Need help identifying predator

Discussion in 'Predators and Pests' started by R Farm, Nov 8, 2009.

  1. R Farm

    R Farm In the Brooder

    Sep 14, 2009
    Colorado Springs, CO
    We had our first masacre [​IMG] We forgot to close up the pen. So access was easy to the coop, and we feel terrible. We have a light that comes on to wake them up, so they were all in light and awake but it was dark outside. We heard an odd sqawk around 2:30 and again around 4 am it gets light around 6 am. It appears to be an attack around dawn.

    We have a 6 ft tall wooden slat fence surrounding our yard.

    4 chickens lost in 1 night: There was no visible blood anywhere, just feathers everywhere. 2 of them looked like they were just laying down sleeping except no heads/necks. The other body looked similar but had been knawed on in the breast area.

    Ruby, 1 of our Buff Orpington hen was found with no head/neck, in the middle of our lawn about 25 feet from the coop/pen.

    Chip, our 6 month old Speckled sussex hen, was found with no head and the breast partially eaten - dragged to the exterior fence about 10 feet from the coop/pen

    Roxy, our pudgy barred rock hen was found with no head up near the exterior fence, on top of a structure about 3' high(for drainage/rain run off) (1/2 the height of the fence about 20 feet from coop - appeared like it was trying to leave the yard withit but couldn't get it out of the yard.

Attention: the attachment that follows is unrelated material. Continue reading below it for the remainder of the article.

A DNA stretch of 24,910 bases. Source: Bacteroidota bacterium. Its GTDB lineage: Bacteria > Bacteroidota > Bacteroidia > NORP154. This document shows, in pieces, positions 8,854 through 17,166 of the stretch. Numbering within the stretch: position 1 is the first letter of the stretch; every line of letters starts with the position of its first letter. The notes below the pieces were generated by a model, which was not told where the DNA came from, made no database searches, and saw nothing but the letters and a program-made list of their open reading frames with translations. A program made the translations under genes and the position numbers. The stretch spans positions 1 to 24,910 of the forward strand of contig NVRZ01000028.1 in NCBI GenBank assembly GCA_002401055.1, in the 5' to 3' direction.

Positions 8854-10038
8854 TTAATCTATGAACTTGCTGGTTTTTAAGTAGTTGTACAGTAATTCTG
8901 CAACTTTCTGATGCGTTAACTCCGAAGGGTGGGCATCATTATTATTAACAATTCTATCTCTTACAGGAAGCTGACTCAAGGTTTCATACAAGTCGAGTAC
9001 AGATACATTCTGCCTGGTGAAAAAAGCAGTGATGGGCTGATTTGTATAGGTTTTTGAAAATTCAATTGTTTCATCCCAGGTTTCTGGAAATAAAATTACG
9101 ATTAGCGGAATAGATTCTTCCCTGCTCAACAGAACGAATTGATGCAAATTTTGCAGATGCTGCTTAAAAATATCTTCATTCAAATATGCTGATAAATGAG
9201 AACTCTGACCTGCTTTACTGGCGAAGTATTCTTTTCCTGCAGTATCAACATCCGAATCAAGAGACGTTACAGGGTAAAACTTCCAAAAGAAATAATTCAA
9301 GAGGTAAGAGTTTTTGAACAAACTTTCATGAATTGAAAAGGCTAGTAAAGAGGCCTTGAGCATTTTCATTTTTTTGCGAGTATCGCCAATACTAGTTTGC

Mudpuddle, The fourth hen was completly missing. We did find a lot more feathers and a 2 ft' section of intestines. Also a few tiny chunks of skin with a few feathers stuck still. This was the tiniest one - a small americauna that we adopted - previously a free range bird

    We live in an suburban type neighbor hood everyone has 6 ft wooden fenced back yards on average 1/4 acre lots. However, our road borders open space prarie- where there are lots of wildlife (prarie dogs, coyotes, hawks, antelope, snakes etc). We are about 6 houses in from that. Neighbors have seen a small red fox 3 days before attack, We saw an owl on Halloween. There is a fat housecat that we often see in our backyard at night. We have seen a baby Hawk swoop in but there was too many obstacles for it to get a bird (daylight too) There was no digging into the yard so whatever it was flew in or jumped or climbed.

    Would a fox jump a 6 foot fence? They usually take their victims or eat most or all of it. Maybe it just couldn't get back out of the fence?

    Raccoons don't usually eat the heads, and they go for the entrails - that was the one part left behind of the one missing bird.

    Skunks eat heads but no odor at all anywhere and the one missing doesn't fit, plus it would have had to have climbed the fence to get in the yard.

    We have set a live trap 3 nights following with nothing.

    This doesn't seem to fit one animal's typical attack so we are really confused, but we really want to protect or girls and if we knew what it was it would be easier to tighten up the security. We have had no attacks on our girls in almost 9 months of having them. We had forgotten the pen door and we feel awful. It was a case of everyone thought someone else checked it.

    Thanks everyone - we have a page with all our birds pics including the murdered ones (prior to their death)
    Last edited by a moderator: Nov 8, 2009